Pay rates in the period (FT equivalent)
· 16 July 2017 to 31 March 2018 £20,000
· 1 April 2018 to 15 July 2018 £21,000
16 / 31 (days in July 17) + 8 / 12 (months) X £20,000 (FTE pay rate)
15 / 31 (days in July 18) + 3 / 12 (months) X £21,000 (FTE pay rate)
= £20,290.35 (Final Pay)
Then add any pensionable “extras” to the Final Pay figure.
Please note that if the member hasn’t worked for 365 days, you will need to reciprocate the pay figure.
2. Regulation 10
If a members full time equivalent pensionable pay has suffered a reduction in the ten years prior to retirement they may have protections under regulation 10. Please see separate document Reduction in Pay Protection – Regulation 10 Guide for further information on this subject.
For help on calculating a member’s pay under regulation 10, please refer to the Regulation 10 calculator.
3. Sickness absence during the Final Pay period
Any reduction or suspension of a member’s pensionable pay during the final pay period because of absence from work owing to illness or injury is disregarded. The final pay must, in these circumstances, reflect the pay the member would have expected to receive had they not been on sick leave, and would include any pensionable extras (for example weekend enhancements) that they could have expected to receive. You may need to examine previous working patterns and apply this to current pay rates to reach a fair final pay figure.
4. Maternity / adoption / paternity leave during the Final Pay period
If a member has a period of paid maternity leave during this period, the Final Pay is to be calculated on the pay that would have been paid had the member not been absent.
Any period of unpaid maternity leave where the member has opted not to pay pension contributions for the unpaid leave, cannot be treated as ‘active membership’ even though they remain a scheme member throughout. The Final Pay would therefore be calculated by the number of days of active scheme membership during the final pay period x 365 as in section 1.(d) above.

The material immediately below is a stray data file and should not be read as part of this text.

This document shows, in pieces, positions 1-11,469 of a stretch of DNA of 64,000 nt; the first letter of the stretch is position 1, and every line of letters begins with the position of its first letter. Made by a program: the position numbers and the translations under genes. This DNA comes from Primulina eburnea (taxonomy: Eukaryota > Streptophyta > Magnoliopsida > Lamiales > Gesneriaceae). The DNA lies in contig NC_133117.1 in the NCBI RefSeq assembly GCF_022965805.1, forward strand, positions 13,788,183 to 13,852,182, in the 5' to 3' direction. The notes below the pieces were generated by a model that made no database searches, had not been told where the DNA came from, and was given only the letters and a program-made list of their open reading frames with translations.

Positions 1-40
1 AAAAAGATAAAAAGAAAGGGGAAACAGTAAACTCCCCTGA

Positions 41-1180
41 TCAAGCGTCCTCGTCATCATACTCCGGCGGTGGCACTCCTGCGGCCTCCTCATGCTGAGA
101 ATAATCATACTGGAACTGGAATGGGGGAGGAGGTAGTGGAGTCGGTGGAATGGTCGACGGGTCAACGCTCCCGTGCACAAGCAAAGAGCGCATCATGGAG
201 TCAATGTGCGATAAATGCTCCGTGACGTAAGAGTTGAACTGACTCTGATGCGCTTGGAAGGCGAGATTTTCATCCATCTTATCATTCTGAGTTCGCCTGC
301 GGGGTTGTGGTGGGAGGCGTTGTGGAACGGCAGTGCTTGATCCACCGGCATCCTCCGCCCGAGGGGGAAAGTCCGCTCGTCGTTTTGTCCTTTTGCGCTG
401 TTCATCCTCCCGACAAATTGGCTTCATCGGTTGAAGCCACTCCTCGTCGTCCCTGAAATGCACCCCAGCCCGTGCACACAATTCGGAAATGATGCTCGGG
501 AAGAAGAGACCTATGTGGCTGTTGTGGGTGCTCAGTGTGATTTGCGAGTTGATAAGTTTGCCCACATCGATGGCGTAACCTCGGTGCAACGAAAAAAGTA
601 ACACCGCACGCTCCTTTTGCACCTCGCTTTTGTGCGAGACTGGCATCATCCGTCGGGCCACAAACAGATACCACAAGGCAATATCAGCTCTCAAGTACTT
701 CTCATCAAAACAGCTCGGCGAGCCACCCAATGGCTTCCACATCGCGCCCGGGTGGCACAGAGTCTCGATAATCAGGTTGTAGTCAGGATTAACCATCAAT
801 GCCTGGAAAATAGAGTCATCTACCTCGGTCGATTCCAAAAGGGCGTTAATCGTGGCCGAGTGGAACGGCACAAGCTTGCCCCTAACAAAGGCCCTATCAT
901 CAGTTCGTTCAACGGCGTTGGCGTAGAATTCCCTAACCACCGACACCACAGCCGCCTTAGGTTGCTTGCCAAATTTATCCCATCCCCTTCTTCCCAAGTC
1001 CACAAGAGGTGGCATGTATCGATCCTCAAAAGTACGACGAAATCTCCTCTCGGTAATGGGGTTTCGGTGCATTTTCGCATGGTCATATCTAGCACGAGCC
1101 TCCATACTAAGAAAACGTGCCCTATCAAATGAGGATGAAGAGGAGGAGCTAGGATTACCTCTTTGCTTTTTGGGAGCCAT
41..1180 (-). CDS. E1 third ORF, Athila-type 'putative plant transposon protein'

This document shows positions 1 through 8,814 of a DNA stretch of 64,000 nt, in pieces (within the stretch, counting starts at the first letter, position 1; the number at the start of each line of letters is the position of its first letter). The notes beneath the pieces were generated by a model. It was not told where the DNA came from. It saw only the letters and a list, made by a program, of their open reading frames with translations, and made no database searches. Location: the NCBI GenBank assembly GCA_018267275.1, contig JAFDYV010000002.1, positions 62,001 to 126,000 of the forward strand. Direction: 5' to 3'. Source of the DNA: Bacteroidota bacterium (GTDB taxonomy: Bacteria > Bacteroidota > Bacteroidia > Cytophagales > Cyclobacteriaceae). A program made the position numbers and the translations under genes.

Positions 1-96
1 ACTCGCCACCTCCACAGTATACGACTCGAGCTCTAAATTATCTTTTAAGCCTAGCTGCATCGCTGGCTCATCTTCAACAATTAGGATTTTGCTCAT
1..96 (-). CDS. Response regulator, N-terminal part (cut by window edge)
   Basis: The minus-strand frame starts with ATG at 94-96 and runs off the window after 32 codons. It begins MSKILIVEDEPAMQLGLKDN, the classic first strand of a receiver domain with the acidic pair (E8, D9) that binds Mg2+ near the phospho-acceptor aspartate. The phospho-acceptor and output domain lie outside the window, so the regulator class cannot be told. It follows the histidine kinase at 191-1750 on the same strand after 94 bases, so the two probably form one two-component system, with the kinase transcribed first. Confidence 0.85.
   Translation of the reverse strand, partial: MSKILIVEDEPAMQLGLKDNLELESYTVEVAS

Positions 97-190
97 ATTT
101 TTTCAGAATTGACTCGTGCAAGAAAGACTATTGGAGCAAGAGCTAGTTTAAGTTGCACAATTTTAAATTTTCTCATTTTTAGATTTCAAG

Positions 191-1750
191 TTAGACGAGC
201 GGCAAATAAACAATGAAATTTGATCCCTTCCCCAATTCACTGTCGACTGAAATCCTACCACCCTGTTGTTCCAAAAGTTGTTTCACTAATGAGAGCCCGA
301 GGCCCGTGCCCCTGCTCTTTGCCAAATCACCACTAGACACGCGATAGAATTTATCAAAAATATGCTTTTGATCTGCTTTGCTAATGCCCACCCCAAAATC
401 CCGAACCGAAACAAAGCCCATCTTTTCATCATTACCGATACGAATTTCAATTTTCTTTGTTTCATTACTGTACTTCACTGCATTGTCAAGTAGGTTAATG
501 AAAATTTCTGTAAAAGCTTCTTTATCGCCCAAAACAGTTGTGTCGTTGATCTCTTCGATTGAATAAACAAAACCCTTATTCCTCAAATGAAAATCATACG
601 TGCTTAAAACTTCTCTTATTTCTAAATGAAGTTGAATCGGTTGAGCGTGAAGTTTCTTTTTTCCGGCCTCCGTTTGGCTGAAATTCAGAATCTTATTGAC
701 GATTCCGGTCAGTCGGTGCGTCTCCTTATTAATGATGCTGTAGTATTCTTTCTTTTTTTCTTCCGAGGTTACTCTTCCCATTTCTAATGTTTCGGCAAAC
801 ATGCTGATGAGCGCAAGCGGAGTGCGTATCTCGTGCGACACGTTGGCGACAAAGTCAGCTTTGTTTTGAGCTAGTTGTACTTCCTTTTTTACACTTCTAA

The example below illustrates the Final Pay calculation for a member who, in her Final Pay Period, had a period of unpaid maternity leave.
Date of leaving: 31 December 2011
Final Pay period is 1 January 2011 to 31 December 2011
Unpaid maternity period: 1 to 31 July 2011
Days of active scheme membership in final pay period:334
|FTE Annual salary / weekly wage:||Period from:||Period to:||Months / weeks||Amount (£):|
Final Pay: £14,416.67 / 334 (days of active membership) X 365 (days in year – 366 if spanning leap year) = £15,754.74
5. Absence due to industrial action
If a member who has days of industrial action during the final pay period elects not to pay pension contributions in order that those days can reckon as active membership, the calculation of the Final Pay must be adjusted as in 4 above.
Where a variable-time employee’s pensionable pay consists of or includes fees, his final pay is calculated as the sum of;
- the average of all such fees for the three consecutive years ending with the final pay period; and
- any sums falling within regulation 4(1) of the Local Government Pension Scheme (Benefits, Membership and Contributions) Regulations 2007 (as amended), other than fees, for the final pay period.
But, a member’s employer may consent to the final pay being calculated as the average of all such fees for any three consecutive years ending 31 March within the period of ten years ending with the last day he was an active member.